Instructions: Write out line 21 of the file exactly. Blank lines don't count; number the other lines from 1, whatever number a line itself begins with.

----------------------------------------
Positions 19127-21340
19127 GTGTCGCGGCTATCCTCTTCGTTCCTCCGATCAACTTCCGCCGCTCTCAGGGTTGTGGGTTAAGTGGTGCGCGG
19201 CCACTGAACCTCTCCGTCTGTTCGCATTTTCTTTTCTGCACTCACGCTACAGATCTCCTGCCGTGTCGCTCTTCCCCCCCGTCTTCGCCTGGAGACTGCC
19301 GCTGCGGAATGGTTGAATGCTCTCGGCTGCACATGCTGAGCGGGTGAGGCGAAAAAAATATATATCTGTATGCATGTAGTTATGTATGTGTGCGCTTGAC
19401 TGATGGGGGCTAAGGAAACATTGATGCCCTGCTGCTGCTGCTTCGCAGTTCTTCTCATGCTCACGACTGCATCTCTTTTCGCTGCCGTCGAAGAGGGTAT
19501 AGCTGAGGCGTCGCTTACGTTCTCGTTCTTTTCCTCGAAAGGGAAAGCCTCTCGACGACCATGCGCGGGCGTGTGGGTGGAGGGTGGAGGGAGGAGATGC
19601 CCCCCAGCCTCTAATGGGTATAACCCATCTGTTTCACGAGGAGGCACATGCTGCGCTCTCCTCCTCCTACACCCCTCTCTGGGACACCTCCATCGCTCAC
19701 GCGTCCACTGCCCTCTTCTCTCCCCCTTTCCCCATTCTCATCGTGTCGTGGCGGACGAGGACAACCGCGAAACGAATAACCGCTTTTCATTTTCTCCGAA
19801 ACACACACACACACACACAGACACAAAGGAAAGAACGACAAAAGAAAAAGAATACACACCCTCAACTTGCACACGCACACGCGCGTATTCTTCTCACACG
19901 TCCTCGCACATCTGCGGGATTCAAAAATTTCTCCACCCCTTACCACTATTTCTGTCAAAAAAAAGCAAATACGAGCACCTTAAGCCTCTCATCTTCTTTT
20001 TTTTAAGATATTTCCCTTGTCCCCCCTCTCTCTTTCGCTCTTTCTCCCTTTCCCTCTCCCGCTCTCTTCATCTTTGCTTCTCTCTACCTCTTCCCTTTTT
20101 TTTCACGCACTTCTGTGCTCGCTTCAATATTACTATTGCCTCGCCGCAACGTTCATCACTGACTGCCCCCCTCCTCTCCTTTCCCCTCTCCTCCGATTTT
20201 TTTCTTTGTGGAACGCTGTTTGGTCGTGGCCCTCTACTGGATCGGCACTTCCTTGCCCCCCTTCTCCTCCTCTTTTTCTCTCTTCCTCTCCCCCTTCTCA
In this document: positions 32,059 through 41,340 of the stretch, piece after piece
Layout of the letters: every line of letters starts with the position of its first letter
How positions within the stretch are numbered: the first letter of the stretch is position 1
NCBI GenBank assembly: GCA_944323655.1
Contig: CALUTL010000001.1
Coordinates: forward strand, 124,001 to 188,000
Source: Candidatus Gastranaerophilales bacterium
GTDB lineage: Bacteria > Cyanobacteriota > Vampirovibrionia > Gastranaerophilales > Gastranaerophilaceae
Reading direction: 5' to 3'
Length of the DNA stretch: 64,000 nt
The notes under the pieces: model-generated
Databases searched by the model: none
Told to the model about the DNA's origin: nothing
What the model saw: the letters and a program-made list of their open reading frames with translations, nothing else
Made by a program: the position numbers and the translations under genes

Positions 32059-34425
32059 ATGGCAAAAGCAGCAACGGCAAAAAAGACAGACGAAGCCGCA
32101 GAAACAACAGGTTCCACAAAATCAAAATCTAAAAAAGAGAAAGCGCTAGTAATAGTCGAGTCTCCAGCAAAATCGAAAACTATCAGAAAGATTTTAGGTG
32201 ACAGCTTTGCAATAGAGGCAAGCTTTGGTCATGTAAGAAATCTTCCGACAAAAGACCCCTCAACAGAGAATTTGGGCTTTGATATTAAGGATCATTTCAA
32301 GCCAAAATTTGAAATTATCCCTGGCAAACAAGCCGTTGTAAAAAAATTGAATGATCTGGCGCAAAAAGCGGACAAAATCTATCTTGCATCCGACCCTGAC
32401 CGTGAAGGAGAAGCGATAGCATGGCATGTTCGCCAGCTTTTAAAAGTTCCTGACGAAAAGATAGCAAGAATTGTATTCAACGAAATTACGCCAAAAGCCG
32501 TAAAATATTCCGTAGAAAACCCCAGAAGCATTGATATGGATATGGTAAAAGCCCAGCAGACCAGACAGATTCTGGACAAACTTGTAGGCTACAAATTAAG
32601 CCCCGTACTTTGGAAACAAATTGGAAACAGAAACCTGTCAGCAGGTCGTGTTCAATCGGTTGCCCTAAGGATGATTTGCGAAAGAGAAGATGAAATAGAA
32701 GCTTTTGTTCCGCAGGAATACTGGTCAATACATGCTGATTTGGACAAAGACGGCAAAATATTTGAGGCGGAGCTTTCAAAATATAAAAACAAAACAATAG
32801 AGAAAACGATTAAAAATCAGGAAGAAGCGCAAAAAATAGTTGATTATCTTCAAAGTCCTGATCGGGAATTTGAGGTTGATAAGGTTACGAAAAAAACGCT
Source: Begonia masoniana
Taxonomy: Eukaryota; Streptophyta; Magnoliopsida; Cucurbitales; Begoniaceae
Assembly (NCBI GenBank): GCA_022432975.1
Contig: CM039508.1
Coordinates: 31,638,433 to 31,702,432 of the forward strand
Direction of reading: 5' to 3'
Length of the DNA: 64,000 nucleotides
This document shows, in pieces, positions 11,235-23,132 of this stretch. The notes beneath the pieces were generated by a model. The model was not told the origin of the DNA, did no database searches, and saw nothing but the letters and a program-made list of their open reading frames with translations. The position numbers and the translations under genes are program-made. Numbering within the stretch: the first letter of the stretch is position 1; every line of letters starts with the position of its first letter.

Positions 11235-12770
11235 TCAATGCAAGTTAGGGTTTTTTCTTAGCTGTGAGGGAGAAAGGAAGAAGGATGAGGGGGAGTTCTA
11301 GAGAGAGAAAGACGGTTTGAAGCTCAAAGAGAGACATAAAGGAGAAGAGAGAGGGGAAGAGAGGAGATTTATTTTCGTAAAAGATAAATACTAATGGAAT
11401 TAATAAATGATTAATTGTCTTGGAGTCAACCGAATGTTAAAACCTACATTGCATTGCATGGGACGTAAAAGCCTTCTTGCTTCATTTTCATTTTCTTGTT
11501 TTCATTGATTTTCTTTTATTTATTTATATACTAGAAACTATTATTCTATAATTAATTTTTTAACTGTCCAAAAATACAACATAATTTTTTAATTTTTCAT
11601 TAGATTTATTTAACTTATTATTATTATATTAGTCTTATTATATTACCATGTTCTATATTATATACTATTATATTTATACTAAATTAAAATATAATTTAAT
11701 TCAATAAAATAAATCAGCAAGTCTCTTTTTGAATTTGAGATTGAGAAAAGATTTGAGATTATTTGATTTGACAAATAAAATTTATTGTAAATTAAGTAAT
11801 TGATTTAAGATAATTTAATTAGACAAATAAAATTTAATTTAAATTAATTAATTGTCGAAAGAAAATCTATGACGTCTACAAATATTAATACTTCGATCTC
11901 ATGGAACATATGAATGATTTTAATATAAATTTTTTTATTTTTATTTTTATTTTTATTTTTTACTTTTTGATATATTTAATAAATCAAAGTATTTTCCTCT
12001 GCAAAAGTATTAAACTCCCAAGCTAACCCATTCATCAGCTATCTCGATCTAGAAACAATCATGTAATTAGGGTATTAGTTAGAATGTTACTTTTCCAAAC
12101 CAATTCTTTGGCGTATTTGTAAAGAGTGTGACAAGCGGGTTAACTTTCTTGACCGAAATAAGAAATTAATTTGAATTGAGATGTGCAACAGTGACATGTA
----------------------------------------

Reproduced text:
GTDB lineage: Bacteria > Cyanobacteriota > Vampirovibrionia > Gastranaerophilales > Gastranaerophilaceae